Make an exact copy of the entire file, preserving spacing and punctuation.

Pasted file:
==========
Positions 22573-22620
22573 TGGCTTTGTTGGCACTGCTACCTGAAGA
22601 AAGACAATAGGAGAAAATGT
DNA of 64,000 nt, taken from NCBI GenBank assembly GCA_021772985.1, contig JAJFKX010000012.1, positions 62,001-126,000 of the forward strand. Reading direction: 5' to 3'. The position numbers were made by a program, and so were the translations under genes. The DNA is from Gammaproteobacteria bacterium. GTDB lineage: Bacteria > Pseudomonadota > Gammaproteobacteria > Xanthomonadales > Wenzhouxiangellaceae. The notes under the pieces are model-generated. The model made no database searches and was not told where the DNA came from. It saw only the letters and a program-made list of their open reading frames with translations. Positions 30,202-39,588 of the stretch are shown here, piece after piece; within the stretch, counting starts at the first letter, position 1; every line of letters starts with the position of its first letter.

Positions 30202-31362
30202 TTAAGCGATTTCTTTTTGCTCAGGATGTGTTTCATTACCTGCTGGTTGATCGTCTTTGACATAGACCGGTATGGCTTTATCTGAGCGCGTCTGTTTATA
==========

Positions 22573-22620
22573 TGGCTTTGTTGGCACTGCTACCTGAAGA
22601 AAGACAATAGGAGAAAATGT
DNA of 64,000 nt, taken from NCBI GenBank assembly GCA_021772985.1, contig JAJFKX010000012.1, positions 62,001-126,000 of the forward strand. Reading direction: 5' to 3'. The position numbers were made by a program, and so were the translations under genes. The DNA is from Gammaproteobacteria bacterium. GTDB lineage: Bacteria > Pseudomonadota > Gammaproteobacteria > Xanthomonadales > Wenzhouxiangellaceae. The notes under the pieces are model-generated. The model made no database searches and was not told where the DNA came from. It saw only the letters and a program-made list of their open reading frames with translations. Positions 30,202-39,588 of the stretch are shown here, piece after piece; within the stretch, counting starts at the first letter, position 1; every line of letters starts with the position of its first letter.

Positions 30202-31362
30202 TTAAGCGATTTCTTTTTGCTCAGGATGTGTTTCATTACCTGCTGGTTGATCGTCTTTGACATAGACCGGTATGGCTTTATCTGAGCGCGTCTGTTTATA